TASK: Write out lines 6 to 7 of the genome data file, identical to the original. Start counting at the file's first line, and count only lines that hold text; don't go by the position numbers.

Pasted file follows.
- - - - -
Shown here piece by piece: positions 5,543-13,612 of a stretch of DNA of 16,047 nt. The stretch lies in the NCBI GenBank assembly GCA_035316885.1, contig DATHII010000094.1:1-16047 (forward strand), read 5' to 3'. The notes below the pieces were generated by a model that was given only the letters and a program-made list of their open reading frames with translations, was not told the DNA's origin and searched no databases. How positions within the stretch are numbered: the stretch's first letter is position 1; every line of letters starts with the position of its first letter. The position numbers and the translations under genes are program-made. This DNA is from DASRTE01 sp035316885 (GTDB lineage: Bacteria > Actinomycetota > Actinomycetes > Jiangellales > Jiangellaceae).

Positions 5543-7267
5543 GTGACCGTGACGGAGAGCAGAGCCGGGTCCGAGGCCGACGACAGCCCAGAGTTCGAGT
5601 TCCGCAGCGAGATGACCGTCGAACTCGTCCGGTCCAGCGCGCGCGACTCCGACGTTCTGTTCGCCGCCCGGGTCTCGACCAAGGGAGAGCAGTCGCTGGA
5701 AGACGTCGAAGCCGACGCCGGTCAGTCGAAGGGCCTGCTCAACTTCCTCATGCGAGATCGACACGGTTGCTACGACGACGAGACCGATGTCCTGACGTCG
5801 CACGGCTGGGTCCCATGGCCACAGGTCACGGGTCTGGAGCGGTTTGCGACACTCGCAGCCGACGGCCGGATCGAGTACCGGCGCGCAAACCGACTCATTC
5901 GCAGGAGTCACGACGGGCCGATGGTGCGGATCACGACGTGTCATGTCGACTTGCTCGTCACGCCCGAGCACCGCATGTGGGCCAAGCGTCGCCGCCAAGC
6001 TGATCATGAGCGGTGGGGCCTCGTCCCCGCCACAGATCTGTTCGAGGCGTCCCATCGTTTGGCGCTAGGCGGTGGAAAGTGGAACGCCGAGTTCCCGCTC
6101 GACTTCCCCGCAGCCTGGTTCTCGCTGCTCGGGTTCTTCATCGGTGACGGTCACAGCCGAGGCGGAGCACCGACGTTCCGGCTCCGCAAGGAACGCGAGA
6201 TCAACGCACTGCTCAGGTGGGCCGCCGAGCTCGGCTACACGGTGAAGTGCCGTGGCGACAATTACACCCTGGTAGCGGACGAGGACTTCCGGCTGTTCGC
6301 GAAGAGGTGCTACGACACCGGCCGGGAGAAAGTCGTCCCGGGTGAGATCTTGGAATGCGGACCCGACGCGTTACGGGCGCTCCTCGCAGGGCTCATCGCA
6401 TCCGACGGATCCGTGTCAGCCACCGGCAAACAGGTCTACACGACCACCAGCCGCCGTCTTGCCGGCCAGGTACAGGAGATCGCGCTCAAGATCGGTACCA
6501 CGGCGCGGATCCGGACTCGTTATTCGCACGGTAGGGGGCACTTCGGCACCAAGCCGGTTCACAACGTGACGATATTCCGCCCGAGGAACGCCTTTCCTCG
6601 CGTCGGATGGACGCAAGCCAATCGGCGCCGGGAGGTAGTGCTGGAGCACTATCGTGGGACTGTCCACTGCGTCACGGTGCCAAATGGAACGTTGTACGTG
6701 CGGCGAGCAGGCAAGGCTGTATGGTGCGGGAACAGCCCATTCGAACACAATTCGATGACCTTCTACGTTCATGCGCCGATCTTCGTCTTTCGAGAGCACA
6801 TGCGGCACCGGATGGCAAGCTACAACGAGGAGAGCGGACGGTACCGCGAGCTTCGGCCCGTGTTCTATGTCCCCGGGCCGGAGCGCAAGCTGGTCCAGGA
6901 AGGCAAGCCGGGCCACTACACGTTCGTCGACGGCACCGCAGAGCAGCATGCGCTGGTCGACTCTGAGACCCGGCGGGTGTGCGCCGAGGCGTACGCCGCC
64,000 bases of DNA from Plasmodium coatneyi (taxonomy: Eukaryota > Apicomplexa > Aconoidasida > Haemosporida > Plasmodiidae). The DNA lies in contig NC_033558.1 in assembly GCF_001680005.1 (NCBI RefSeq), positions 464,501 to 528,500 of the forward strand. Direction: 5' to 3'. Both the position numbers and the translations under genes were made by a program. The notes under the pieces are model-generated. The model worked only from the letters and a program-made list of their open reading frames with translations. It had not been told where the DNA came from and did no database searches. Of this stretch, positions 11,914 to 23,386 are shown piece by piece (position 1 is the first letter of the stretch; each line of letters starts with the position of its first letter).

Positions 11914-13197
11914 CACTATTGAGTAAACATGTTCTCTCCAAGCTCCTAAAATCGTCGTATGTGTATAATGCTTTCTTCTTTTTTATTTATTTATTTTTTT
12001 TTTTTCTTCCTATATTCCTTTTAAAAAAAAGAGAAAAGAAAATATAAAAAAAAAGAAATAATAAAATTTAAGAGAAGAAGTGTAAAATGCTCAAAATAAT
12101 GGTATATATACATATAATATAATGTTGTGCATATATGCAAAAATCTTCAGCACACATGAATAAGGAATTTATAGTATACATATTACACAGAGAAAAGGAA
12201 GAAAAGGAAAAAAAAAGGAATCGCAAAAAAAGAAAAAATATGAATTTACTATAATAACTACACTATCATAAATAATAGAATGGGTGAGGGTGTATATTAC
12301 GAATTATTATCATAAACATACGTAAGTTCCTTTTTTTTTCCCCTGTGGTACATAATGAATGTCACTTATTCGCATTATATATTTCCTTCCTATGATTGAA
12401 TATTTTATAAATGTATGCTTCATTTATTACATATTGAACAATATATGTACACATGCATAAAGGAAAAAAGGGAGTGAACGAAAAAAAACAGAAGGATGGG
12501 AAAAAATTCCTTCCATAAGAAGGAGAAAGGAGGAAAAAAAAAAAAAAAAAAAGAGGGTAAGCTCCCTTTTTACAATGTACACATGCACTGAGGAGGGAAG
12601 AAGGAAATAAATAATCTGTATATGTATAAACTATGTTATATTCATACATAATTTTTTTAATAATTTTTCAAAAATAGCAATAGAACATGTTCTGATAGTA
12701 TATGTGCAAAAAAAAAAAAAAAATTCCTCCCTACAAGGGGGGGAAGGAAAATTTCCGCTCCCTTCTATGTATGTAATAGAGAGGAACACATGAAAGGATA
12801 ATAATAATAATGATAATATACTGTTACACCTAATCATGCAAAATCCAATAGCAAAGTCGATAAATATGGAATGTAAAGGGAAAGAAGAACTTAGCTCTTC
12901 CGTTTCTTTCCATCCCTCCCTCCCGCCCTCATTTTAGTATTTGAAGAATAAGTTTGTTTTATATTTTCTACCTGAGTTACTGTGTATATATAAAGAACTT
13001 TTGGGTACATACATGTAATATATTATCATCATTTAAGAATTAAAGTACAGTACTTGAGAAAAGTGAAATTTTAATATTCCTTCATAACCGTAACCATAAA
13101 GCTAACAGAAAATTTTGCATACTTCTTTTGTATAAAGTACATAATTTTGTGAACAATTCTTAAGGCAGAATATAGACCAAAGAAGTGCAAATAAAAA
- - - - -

5801 CACGGCTGGGTCCCATGGCCACAGGTCACGGGTCTGGAGCGGTTTGCGACACTCGCAGCCGACGGCCGGATCGAGTACCGGCGCGCAAACCGACTCATTC
5901 GCAGGAGTCACGACGGGCCGATGGTGCGGATCACGACGTGTCATGTCGACTTGCTCGTCACGCCCGAGCACCGCATGTGGGCCAAGCGTCGCCGCCAAGC